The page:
Archive for the ‘Turnovers’ Category

Turnover Margin: Why Nebraska Should Be Even More Successful In 2009

August 10, 2009

Several factors probably went into why many have picked Nebraska to finish 1st in the Big 12 North. The resurgence of the running game with Roy Helu and Quentin Castille behind a strong offensive line is certainly up there as well as a dominating defensive line loaded with NFL talent that will demand double teams from suspect offensive lines. However, one of the biggest reasons why I think Nebraska will be all alone at the top of the division is in the title of this post and is often overlooked. I’ve mentioned this several times previously and I promised I’d elaborate.

Offensively in 2008, Nebraska ranked 93rd in turnovers lost with 28. The Huskers were 42nd in interceptions thrown with 11 and 110th in fumbles lost with 17. Horrid.

Defensively in 2008, Nebraska ranked 97th in turnovers gained with 17. The Huskers were 59th in passes intercepted with 12 and 111th in fumbles recovered with 5. More horrid.

Group the two units together and Nebraska was 107th in turnover margin with -11.

Why is this important for 2009 you ask? Well, let’s throw these numbers into one of Phil Steele‘s magnificent probability equations from the Orlando Sentinel and his 2009 College Preview magazine to see what we come up with.

Basically, here’s the gist of it. Teams that have a positive double-digit turnover ratio the previous year rarely improve their record the following year and teams that have a negative double-digit turnover ratio (i.e. Nebraska -11) typically improve their record the following year.

Here are the numbers:

  • Since 1996, of the 235 teams that had a positive double-digit turnover ratio, only 54 of those teams improved their record the following year. That’s only 23%.
  • And in that same time, of the 191 teams that had a negative double-digit turnover ratio, 130 of them had a better record the following year. That’s 68%. In fact, if you want to count teams that had the exact same record or better the following year, that number shoots up to 80%.

In other words, there’s an 80% chance that Nebraska will be at least 9-4 in 2009. There’s a 68% chance that Nebraska will be 10-3 or better in 2009.

Compare the 2007 and 2008 Nebraska Cornhuskers. In 2007, Nebraska had a -17 turnover ratio. And as bad as it sounds, Nebraska’s ‘improvement’ in 2008 to a -11 turnover ratio (+6) helped them to go from a 5-7 record to a 9-4 record.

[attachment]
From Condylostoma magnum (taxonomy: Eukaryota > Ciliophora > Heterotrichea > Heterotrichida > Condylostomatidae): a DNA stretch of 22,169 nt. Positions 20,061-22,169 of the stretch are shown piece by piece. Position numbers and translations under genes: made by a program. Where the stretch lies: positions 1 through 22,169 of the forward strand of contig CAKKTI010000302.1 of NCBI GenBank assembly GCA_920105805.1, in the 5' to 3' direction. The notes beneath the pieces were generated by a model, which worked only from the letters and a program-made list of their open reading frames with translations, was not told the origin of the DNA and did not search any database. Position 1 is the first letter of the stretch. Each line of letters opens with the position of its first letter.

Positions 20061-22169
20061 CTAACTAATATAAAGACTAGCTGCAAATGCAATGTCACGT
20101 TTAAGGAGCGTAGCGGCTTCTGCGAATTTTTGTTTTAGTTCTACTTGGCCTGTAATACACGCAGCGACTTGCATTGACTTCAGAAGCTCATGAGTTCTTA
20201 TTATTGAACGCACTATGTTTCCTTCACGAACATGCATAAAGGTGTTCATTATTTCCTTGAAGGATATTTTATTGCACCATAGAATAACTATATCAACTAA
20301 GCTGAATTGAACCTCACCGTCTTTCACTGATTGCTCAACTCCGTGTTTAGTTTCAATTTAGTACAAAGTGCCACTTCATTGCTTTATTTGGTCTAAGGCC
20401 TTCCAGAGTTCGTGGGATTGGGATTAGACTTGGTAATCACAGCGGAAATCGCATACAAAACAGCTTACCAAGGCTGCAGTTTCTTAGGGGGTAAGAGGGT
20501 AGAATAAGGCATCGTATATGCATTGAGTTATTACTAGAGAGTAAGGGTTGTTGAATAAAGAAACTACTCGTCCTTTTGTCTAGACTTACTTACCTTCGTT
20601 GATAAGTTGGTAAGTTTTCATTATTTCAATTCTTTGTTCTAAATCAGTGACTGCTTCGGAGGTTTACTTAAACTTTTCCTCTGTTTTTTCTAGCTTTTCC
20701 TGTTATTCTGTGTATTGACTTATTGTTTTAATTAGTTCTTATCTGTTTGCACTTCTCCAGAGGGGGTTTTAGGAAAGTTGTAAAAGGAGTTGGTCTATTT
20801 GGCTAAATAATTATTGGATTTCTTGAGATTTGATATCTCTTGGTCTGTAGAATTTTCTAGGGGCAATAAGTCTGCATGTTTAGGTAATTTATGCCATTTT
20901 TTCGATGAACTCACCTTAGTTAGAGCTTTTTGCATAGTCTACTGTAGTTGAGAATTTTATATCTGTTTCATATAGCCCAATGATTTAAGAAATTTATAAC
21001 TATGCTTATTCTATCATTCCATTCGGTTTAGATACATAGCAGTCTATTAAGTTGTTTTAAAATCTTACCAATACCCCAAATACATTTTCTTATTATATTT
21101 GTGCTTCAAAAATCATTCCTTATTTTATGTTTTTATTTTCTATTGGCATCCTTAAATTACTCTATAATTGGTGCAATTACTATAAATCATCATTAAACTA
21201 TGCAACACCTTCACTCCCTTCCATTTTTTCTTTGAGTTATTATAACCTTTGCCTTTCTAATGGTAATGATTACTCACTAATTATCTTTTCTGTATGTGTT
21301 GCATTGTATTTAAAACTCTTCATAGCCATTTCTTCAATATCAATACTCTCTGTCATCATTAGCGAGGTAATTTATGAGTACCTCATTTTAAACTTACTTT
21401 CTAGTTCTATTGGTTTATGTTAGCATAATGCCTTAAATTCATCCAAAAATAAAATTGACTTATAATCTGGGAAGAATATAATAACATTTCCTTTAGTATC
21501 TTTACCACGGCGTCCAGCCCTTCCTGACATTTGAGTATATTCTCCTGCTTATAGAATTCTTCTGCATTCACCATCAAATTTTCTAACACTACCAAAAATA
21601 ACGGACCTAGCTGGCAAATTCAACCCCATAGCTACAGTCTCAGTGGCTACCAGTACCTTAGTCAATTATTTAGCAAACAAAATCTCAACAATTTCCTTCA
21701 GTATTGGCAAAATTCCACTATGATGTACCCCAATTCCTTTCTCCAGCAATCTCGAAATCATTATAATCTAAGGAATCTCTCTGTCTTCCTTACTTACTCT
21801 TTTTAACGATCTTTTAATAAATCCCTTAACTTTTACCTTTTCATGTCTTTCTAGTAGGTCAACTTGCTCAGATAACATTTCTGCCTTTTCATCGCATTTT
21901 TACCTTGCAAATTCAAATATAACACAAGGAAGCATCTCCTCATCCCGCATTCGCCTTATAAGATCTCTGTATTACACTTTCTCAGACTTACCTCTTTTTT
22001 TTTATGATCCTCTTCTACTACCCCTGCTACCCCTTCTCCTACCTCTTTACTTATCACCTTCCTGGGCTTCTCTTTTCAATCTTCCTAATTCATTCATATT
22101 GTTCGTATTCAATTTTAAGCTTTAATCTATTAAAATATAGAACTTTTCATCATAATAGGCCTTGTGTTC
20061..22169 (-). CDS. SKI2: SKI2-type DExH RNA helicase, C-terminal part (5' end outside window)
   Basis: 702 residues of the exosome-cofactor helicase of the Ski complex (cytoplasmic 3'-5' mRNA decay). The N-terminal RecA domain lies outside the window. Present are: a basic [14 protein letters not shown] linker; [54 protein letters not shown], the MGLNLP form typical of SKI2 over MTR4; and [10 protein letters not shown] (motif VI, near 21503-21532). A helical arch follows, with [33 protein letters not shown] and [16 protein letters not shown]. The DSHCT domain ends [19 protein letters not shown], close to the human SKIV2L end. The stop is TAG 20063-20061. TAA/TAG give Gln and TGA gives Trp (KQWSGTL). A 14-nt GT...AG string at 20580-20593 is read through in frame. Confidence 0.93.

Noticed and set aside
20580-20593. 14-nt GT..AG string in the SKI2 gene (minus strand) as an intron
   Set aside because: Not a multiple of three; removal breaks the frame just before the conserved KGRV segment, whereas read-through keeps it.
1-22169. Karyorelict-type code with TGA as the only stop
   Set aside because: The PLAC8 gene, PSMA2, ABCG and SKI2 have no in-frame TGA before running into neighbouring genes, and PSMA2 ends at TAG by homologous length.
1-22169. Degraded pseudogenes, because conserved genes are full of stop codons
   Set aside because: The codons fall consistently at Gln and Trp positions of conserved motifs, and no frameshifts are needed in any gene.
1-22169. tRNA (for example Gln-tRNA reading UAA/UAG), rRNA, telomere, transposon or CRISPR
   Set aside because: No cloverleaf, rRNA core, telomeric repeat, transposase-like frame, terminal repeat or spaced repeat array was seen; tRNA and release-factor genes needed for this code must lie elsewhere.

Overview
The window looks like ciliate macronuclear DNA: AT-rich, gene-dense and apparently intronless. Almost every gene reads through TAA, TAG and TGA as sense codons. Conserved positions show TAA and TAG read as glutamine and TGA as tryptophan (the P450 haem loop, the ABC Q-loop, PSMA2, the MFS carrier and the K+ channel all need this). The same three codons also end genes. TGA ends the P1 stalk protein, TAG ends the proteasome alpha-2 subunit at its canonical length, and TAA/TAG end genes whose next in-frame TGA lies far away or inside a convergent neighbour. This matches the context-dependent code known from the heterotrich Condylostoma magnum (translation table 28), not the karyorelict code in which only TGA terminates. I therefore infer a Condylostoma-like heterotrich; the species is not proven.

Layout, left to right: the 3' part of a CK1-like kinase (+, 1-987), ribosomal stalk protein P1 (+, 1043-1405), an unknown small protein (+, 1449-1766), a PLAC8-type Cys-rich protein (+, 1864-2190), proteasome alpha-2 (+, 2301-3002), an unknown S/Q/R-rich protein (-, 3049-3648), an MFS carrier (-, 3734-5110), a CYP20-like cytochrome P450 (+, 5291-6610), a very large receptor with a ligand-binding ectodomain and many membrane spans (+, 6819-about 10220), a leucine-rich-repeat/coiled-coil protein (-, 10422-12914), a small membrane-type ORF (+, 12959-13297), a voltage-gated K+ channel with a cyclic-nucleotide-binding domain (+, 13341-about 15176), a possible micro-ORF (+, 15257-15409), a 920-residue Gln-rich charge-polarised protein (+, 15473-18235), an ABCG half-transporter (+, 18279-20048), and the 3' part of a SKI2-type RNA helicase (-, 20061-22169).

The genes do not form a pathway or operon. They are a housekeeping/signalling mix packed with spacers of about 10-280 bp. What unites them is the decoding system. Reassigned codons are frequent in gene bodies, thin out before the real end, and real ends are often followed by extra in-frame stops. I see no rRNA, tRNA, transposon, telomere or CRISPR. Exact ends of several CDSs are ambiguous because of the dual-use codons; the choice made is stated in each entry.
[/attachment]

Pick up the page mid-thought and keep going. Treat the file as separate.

In fact, when Phil Steele took the 13 worst teams in turnover ratio in 2007 and followed them through the 2008 season, he found that 9 of the teams improved their record and 1 had the same record. Some of those teams include Nebraska, Ole Miss, Minnesota, and Northern Illinois – all teams with a losing record in 2007 that went to a bowl game in 2008.

There are many examples from year to year with all of the results consistent. The bottom line is that turnover margin matters and matters a great deal.

And since we are on the topic, let’s take a look at the Huskers’ opponents this season and what their turnover ratios were in 2008:

Oklahoma +23
Baylor +16
Virginia Tech +14
Arkansas State +9
Texas Tech +8
Iowa State +4
Kansas +3
Missouri -4
Louisiana-Lafayette -5
Kansas State -7
Colorado -7
Florida Atlantic -9
Nebraska -11

As Phil Steele points out from the Orlando Sentinel link above: “Yes, there are always exceptions to the rule but think about a team like USC, Florida or Ohio St. This decade USC has a record of 93-22 or 80% wins. Ohio St has a record of 91-23 (79.8%) this decade and Florida has a record of 87-29 (75%) in that span. Think of how often USC, Florida or Ohio St loses and that is how often the system does not work!”

The same could also hold true for teams like Oklahoma and Virginia Tech. But, how about teams like Baylor, Texas Tech, and Arkansas State? Not so much.

If you look up and down the Husker roster for 2009, it’s almost impossible to imagine the turnover margin getting worse. It’s almost certain that it won’t be. What’s going to have an obvious positive effect this season will be the talent and experience at running back, the offensive line, the defensive line, and the secondary. Less fumbles lost, more fumbles gained, and more passes intercepted for the defense are what’s going to come of that. What could have a negative effect is obviously Zac Lee and the youth at wide receiver. More interceptions is definitely not out of the realm of possibility.

However, the greatest effect will be the fact that the coaches are in their second year and the system is in place. Make no mistake that Nebraska is light years ahead of any team in the Big 12 North defensively, which is because Bo Pelini is in a class by himself when it comes to coaching defense. It took Pelini one season to make this group the 2nd best in total defense in the Big 12. Nebraska finished second with 349 yards/game and Texas finished first with 343 yards/game.

Defense wins championships. It’s that simple.

Before the championship game vs. Oklahoma last season, the Gator defense ranked 8th in total defense, 4th in scoring defense, and 2nd in pass efficiency defense. More importantly and to get back to the theme of this post, Florida was 3rd in turnovers gained with 35 and was 4th in turnovers lost with 13. That’s good for 2nd best in turnover margin in 2008 and a National Championship.

Improving on the -11 turnover margin in 2009 should result in at least another Big 12 North Championship for Nebraska. The numbers certainly support it.